Writing about Karadzic Wednesday, October 23, The Evening Standard’s Chris Addison lamented the soft touch treatment that the former Serbian leader will get for failing to show up at the opening of his much publicized trial.
He compared it to one of those rare charges where an offending person is sent a letter reminding them of a parking charge they skipped usually with an instruction to pay a fine of between £10-50.
I get his point. Anyone including criminals and suspects must love the principle of natural justice. Apart from being the best thing ever thought through, it provides for people to do as they wish and yet they still will be perceived as playing by the rules.
Unlike in the parking scenario, you can choose when to appear and when not to appear as long as the choice gives you an extra day to think. You see, like Addison, i subscribe to the idea that criminals do better with rehabilitation rather than just punishment. That is why in Rwanda, convicted genocide criminals have so often been let off because you cant jail everyone for life and most importantly, for peace and reconciliation to prevail some kindness has got to come into play.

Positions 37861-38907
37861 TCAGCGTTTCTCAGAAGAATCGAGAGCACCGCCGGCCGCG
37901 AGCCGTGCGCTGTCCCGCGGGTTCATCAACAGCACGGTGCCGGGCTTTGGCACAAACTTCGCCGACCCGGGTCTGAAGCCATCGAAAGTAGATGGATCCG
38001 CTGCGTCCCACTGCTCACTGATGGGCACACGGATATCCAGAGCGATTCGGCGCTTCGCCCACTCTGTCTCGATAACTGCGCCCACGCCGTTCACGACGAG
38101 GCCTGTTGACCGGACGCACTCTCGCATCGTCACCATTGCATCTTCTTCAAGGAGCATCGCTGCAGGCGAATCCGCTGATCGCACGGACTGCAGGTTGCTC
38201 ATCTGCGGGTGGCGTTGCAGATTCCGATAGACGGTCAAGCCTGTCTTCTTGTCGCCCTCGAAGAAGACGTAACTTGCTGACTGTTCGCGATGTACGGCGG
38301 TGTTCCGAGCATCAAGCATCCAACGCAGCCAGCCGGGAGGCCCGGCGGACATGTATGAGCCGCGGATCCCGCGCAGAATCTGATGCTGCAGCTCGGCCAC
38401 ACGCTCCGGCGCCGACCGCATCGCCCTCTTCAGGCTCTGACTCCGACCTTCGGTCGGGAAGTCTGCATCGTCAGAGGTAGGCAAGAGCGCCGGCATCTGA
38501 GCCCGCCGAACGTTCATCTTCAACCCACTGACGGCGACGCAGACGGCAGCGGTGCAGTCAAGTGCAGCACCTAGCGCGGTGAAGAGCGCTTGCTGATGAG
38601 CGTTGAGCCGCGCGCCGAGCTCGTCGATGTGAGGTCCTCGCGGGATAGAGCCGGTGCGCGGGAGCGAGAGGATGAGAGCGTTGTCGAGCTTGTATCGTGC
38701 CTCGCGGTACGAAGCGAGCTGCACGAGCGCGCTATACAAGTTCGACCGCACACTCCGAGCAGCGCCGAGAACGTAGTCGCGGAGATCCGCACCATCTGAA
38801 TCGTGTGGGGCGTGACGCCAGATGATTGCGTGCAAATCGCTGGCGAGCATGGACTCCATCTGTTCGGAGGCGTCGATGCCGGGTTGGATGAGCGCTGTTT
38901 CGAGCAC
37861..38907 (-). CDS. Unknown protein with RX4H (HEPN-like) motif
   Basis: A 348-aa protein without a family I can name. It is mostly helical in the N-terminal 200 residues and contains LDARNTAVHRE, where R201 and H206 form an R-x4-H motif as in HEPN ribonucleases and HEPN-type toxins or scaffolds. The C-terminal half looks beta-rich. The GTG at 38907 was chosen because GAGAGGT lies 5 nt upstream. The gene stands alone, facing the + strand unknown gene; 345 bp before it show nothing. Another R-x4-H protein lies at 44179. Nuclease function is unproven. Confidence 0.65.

But by encouraging compassion, sometimes on a large scale, do we negate the very principle of natural justice that we have so often argued to be promoting?
What if those we suspect or have accused of crimes against hmanity suddenly decided to play the system in an effort to delay proceedings and buy more time, shall we have denied them justice if we insist that proceedings go as planned? And what if they pass away in the process does this serve those who have waited for so long to know the fate of their loved ones any justice?
Prosecution claims they have proof enough to pin Karadzic and they might well be right, but what if he is happy with a few fines?
Call them worrying times for the man at the Hague yes, they could as well be worrying times for whoever knows about what happened in Serbia.